Thus it is clear that the plaintiff claimed relief for a money decree for the sum referred to above with interest thereon and it was clearly stipulated that in case the amount is not paid within a certain time fixed by the court, the dues of the plaintiff may be satisfied by the sale of the mortgaged property as described in the schedule of the plaint. So it is clear that basically, it appears to be a suit for money decree. Section 68 (1) (d) of the Act also provides that where the mortgagee being entitled to possession of the mortgaged property, the mortgagor fails to deliver the same, the mortgagee has right to sue for money decree. The amended definition of the term 'usufructuary mortgage', which came into effect in 1929, does include within its ambit not only where the mortgagor never delivered possession but also where he has expressly or by implication bound himself to deliver possession of the mortgaged property to the mortgagee. So far as the instant case is concerned, there is no absolute covenant in the mortgage deeds (Exts. 1 and 1/a) to pay and, in substance, the deeds are usufructuary mortgage. There appears to be a dominant intention to put the mortgagee in possession of the mortgaged lands in the instant case. And, if it is so held--and I do hold-- that it was a case of usufructuary mortgage, I see no difficulty in the mortgagee suing for mortgage money, in case the mortgagor fails to deliver possession of the mortgaged property. And, to this effect, I find, there is averment in paragraph 5 of the plaint also.
10. In the result, the appeal fails and it is dismissed but without cost and the judgment of the lower Appellate Court is upheld on the grounds mentioned above.
B.P. Jha, J.
11. I agree with my learned Brother's judgment. In the present case the main prayer was to pass a money decree as required under Section 68 of the T. P. Act (hereinafter to be referred to as the 'Act') with interest. In the prayer portion it was mentioned that if the mortgagor failed to pay the decretal amount within the time fixed by the court in the decree then, alternatively, it was prayed that the mortgaged lands would be put to sale. Therefore, the suit was essentially for passing a money decree. The lower Appellate Court erred in passing a decree for sale which is contrary to the prayer portion of the plaint. My learned Brother is correct in passing a money decree in favour of the plaintiff on the basis of the prayer made in the plaint as well as on the basis of the averment made in paragraph 5 of the plaint. In that paragraph of the plaint it was specifically stated that the due date of repayment of the mortgage money was in Chait, 1370 F. S., and the defendants did not pay the principal amount on the due date and as such the suit was filed for realisation of the money advanced bv the plaintiff.
12. The mortgagee can bring a suit for mortgage money or for possession. In the present case, the mortgagors did not deliver possession nor paid the mortgage money to the plaintiff. The case of the defendants to the effect that they were bataidars of the plaintiff was not accepted as correct by the lower Appellate Court. It is correct that the mortgagee is not entitled to bring a suit for sale of the mortgaged lands under Section 67 of the Act as it is prohibited under Section 67 (a) of the Act. So far as the present suit is concerned, it is maintainable under Section 68 (1) (d) of the Act,
13. On a perusal of the stipulations made in the mortgage bonds (Exts. 1 and I/a), it is clear that it was a case of usufructuary mortgage bond. I agree with my learned Brother that both the mortgage bonds (Exts. 1 and 1/a) are usufructuary mortgage bonds. In both the deeds, the stipulations are that the defendants will put the plaintiff in possession of the mortgaged lands. It was further stipulated therein that the plaintiff will be authorised to redeem the deeds in Chait, 1370 F. S. when the defendants agreed to pay the money. It was further stipulated in the mortgage bonds that in case the mortgagors did not pay the amount in the month of Chait, 1370 F.S.. the plaintiff shall remain in possession of the mortgaged property and enjoy the usufructs thereof in lieu of interest till redemption. It is, therefore, clear that both the deeds are usufructuary mortgage bonds. An identical case was considered by a Division Bench of this court in Harnath Singh v. Maiya Ambika Devi (AIR 1941 Patna 301). and it was held that the mortgage bond was an usufructuary mortgage bond. The terms of the mortgage bond in AIR 1941 Patna 301 (supra) are identical to the present mortgage bonds. I hold that the decision in AIR 1941 Patna 301 (supra) is a correct decision. I also agree with my learned Brother to the effect that so far as the present facts are concerned, the decision in Jamna Das Bisesar Lal v. Mani Ram Halwai (AIR 1936 Patna 439) does not apply as it was a case before the amendment of the Act in 1929. Moham-mad Noor, J. relied on a Full Bench decision of the Madras High Court in Marturu Subbamma v. Gadde Narayya (ILR 41 Mad 259) : (AIR 1919 Mad 1164). That case also related to the period prior to 1929 amendment. Before the 1929 amendment, if there was no delivery of possession of the mortgaged land then it was not an usufructuary mortgage. After 1929 amendment if the mortgagor binds himself expressly or impliedly to deliver possession, then it will also come within the purview of usufructuary mortgage bond. After 1929 amendment, so far as (1918) ILR 41 Mad 259 : (AIR 1919 Mad 1164) (supra) is concerned, it was no longer a good decision in view of the decision in Ayilavajjula Subbaraya Sarma v. Chilakapari Subramanyam (AIR 1952 Mad 856). Subba Rao J. as he then was, had specifically held that the decision in (1318) ILR 41 Mad 259: (AIR 1919 Mad 1164) (supra) will not be applicable to a period after 1929 amendment.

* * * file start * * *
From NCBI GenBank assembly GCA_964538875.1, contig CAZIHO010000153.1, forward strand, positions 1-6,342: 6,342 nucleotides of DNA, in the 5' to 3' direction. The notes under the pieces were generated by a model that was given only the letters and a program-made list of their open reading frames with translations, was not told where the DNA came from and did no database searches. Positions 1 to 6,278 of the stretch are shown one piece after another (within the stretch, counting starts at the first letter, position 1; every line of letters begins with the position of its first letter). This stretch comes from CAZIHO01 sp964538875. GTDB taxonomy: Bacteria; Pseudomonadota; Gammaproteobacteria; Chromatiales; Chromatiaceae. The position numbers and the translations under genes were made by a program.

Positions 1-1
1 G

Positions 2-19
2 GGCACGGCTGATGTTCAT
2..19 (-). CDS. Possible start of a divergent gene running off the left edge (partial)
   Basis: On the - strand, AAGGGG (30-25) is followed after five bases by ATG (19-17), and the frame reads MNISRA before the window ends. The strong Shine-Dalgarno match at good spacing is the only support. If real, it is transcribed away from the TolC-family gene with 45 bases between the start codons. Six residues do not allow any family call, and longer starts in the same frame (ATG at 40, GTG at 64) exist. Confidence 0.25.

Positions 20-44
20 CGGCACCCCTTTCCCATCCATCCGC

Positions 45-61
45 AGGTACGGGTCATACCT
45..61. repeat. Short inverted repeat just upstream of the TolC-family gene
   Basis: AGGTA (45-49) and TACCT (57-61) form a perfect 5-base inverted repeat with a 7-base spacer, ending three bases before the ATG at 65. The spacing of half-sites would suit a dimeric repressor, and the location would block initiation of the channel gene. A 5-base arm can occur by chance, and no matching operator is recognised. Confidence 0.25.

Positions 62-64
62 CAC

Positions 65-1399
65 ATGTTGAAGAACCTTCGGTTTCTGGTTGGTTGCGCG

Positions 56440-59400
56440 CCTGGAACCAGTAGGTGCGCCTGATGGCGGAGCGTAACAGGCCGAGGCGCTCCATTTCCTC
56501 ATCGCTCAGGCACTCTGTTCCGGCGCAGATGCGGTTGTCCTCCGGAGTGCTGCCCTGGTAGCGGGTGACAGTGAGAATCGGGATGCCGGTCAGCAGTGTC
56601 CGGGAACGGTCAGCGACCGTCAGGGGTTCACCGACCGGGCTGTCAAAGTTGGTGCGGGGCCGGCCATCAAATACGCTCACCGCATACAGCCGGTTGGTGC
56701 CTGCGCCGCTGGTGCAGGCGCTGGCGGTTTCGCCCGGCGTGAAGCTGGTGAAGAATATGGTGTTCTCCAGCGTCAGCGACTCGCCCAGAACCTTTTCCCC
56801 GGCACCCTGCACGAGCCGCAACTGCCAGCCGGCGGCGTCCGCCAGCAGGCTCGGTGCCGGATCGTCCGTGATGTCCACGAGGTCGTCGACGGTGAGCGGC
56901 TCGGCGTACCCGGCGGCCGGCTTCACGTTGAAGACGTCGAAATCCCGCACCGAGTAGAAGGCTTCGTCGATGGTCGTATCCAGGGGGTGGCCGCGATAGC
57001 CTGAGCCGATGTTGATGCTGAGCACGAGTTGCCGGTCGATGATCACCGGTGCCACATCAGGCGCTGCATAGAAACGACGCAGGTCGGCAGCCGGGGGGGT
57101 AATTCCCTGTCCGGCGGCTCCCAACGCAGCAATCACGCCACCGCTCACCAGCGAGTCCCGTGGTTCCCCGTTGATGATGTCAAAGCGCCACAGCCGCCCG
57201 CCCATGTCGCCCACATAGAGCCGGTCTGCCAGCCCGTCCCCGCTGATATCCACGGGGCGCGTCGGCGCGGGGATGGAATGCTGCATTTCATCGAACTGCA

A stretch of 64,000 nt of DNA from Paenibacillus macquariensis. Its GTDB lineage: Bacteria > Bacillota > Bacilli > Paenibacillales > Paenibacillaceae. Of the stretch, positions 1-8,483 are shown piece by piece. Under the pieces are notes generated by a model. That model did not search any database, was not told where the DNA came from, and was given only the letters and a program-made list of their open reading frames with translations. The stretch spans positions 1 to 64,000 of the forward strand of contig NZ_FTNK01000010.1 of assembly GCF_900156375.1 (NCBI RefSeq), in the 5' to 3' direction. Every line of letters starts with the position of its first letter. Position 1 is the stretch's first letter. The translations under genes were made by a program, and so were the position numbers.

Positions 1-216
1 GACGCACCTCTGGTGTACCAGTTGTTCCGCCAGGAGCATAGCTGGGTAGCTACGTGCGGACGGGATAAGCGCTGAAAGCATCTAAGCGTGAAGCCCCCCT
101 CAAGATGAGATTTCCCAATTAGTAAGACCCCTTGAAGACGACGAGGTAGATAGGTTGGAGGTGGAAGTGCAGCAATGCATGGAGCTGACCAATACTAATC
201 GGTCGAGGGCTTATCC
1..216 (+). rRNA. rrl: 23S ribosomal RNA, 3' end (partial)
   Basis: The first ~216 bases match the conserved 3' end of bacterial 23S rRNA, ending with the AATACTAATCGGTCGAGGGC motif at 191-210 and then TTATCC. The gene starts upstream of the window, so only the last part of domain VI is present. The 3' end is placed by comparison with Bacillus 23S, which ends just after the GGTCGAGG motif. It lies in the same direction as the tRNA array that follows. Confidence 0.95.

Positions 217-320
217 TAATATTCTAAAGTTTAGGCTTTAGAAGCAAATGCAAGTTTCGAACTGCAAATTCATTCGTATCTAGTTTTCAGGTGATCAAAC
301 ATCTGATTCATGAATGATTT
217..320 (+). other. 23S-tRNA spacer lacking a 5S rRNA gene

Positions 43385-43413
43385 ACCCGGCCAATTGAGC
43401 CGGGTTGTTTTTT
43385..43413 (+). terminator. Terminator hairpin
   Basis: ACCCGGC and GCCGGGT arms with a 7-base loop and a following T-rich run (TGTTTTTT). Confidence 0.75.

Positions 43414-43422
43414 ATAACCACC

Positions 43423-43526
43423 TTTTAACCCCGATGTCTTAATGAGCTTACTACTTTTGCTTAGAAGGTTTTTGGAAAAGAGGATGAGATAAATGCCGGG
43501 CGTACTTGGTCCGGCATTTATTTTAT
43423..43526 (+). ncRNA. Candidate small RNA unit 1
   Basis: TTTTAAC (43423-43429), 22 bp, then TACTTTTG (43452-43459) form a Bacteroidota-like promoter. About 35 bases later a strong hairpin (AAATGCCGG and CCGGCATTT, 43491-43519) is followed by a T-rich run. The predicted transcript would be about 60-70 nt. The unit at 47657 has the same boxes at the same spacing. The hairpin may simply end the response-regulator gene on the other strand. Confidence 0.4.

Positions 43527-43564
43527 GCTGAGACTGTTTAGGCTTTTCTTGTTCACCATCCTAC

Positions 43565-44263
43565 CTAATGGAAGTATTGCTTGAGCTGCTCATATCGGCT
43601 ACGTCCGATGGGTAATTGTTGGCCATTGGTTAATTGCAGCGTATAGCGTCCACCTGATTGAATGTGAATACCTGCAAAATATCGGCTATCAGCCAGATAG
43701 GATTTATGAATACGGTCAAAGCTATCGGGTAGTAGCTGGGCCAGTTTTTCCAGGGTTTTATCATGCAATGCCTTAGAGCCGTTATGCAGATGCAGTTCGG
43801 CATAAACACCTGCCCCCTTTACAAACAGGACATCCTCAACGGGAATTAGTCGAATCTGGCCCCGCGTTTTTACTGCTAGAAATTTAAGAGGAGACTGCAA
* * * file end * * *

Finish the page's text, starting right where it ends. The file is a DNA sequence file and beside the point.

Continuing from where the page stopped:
14. I, therefore, answer the first question and hold that under Section 67 of the Act the plaintiff is not entitled to bring a suit for sale of the mortgaged property. But the present suit will fall within the purview of Section 68 (1) (d) of the Act. We have, therefore, passed a money decree and a money decree is maintainable under Section 68 (1) (d) of the Act. I will also say that so far as the present case is concerned, the decision in AIR 1941 Patna 301 (supra) is a correct decision and the decision in AIR 1936 Patna 439 (supra) does not apply to the facts of the present case. So far as question No. 2 is concerned, the suit can be decreed for money under Section 68 of the Act as there is averment to this effect in paragraph 5 of the plaint as well as there is a specific prayer to this effect in paragraph 9 of the plaint. We, therefore, pass a decree for Rs. 2.800 (principal amount) plus pendente lite interest at the rate of 6 per centum per annum during the pendency of the suit and the appeal and till the amount is realised.
15. In the result, the appeal is dismissed but without costs and the decree of the lower Appellate Court is upheld with modification in respect of the nature of the decree as indicated above.